Our Mock 2.1

With the preliminary first round mock Rumblers tied percentage wise between DE Quinton Coples and OLB Courtney Upshaw with 18% of the vote. The need for a pass rusher was clearly forefront of Bills fans wants. I did not make the distinction clear enough as to what position Coples particularly belongs to (3-4 DE/4-3 DE in this one) so we’ll see how this affects voting in this round although Coples makes sense for the Bills (see bio blast below). This is on the basis that the Bills will be utilizing a 3-4 | 4-3 or 46 defense [see Der Jaeger’s ARTICLE for more on this issue]

The Bills will likely continue to work the 3-4 base defense under Wannstedt for versatility and to fit personnel and development of the players the Bills retained, picked up and drafted. Still, the players being drafted must also be able to fit 4-3 schemes at times. The biggest need is right now to get a pass rusher, but many top-10 elite college talents at this time aside from Coples are below this mark right now. Other areas that may be affected are at wide receiver and offensive tackle particularly with the likes of WR Stevie Johnson and OT Demetrius Bell on the market. Then again, other prospects may be too good to overlook taking.

Please note I have not included six names that likely will not be on the boards by time the Bills draft. These include QB Andrew Luck, QB Robert Griffin III, RB Trent Richardson, OT Matt Kalil, WR Justin Blackmon and CB Morris Claiborne. I know that RG3 in particularly has been a man of interest due to a really strong senior year capped with the Heisman but because of that and Barkley returning to USC, I feel RG3 will not be available by time the draft reaches the Bills tenth overall slot.

Additionally I have not included ILB Luke Kuechly given a lack of speed and utmost need, CB Dre Kirkpatrick given testing positive in drug testing, WR Kendall Wright due to 0/180 votes and OG David DeCastro as both Kraig Urbik and Chad Rinehart are restricted free agents.

Rules for this mock are as followed. People can vote for the player they want the Bills to pursue in the draft. The player with the highest percentage of vote will win unless players of a certain position win a higher percentage overall (in which the highest voted player of that position wins). IE if QB Ryan Tannehill won with 20% of the vote because people split the OLB vote between Upshaw, Perry, etc. the vote would go to the OLB player with the most votes; as more people would rather have an OLB over a QB.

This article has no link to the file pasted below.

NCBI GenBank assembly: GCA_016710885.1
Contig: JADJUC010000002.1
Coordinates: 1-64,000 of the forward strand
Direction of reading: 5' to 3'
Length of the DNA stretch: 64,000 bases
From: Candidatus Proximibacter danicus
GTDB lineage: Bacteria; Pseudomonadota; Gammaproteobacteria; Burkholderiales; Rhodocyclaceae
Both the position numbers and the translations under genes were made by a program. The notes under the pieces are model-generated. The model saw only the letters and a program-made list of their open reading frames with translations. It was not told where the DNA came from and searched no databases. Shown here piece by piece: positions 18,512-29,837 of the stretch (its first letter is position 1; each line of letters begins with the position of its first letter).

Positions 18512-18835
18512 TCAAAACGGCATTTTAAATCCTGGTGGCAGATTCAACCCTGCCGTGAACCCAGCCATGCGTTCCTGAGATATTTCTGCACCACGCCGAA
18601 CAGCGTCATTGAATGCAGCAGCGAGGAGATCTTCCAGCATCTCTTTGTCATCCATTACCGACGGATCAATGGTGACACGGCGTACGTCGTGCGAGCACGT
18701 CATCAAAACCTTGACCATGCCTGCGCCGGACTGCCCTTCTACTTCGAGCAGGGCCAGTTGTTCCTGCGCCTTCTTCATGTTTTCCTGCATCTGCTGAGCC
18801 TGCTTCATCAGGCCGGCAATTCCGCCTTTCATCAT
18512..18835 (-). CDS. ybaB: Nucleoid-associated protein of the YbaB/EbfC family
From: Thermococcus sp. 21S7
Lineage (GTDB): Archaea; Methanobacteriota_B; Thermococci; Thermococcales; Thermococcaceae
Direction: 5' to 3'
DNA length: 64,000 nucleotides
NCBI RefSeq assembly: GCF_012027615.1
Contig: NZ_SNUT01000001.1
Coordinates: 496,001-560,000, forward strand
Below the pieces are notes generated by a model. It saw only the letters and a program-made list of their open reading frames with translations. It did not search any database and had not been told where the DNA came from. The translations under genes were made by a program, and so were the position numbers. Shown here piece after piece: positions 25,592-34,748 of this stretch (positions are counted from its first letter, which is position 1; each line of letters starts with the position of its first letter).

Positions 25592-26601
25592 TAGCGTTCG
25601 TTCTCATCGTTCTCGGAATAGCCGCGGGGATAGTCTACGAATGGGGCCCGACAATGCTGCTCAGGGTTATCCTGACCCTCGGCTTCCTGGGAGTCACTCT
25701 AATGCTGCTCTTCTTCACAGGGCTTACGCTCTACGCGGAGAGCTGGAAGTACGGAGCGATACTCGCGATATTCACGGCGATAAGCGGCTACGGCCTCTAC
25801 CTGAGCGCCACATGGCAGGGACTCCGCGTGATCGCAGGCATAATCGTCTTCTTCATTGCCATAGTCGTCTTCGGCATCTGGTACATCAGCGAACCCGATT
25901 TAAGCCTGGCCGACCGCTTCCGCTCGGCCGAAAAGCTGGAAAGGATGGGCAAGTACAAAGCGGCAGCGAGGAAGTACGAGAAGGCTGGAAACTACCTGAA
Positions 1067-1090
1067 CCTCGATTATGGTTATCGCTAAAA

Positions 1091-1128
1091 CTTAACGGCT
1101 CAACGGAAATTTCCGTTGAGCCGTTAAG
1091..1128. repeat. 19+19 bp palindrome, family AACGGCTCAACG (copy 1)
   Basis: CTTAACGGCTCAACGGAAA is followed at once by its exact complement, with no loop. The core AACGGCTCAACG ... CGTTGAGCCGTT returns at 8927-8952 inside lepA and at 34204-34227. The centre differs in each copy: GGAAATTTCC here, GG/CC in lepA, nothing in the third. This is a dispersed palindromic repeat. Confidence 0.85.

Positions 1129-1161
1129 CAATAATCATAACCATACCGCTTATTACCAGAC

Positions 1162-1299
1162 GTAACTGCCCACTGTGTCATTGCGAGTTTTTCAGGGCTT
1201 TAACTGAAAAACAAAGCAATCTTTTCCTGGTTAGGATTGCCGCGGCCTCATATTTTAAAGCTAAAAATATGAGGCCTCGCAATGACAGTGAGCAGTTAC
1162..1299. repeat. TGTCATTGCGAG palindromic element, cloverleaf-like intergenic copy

Here are some bio blasts as to whom I think are among the top 12 in consideration for the Bills. Please note physical attributes are reported from CBSSports although I also used Walters, Drafttek and CFB (Stats) in compiling my lists.

QB Ryan Tannehill - Texas A&M [6-4, 222, 4.65]
The Bills recently re-signed Ryan Fitzpatrick to a long term deal. Fitz provides stability at QB, but lacks elite play making or a big arm. Tannehill could be a good fit given his physical attributes but needs a year or two to develop. Tannehill has experienced as a wide receiver but as a QB completed 61.7% of his 530 passes for 3,744 yards, 29 touchdowns and 15 interceptions in his senior year. Tannehill has a good arm, good pocket presence and he has mobility Gailey likes, but won’t likely be around by the Bills’ second round pick.

OT Jonathan Martin [6-6, 305, 5.29]
Essentially tied with Reiff as a legitimate left tackle, Martin has good size and speed to bring to the next level. Although he struggled against USC’s Perry, Martin otherwise had a strong junior season with pass and run protection.

OT Riley Reiff - Iowa [6-6, 300, 4.94]
Hairston may be a long term left tackle prospect but has struggled at times. With Bell a free agent and frequently injured, the Bills could seek an elite LT prospect in junior Riley Reiff. I have Reiff valued over Martin as Rieff has shown all season to be a force against major pass rushers and has impressive size and speed.

WR Michael Floyd - Notre Dame [6-3, 224, 4.54]